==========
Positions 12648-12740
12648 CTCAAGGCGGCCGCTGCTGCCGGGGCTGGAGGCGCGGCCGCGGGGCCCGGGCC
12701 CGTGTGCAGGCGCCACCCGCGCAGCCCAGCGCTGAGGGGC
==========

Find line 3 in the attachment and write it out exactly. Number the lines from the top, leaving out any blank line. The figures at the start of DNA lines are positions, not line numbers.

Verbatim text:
12701 CGTGTGCAGGCGCCACCCGCGCAGCCCAGCGCTGAGGGGC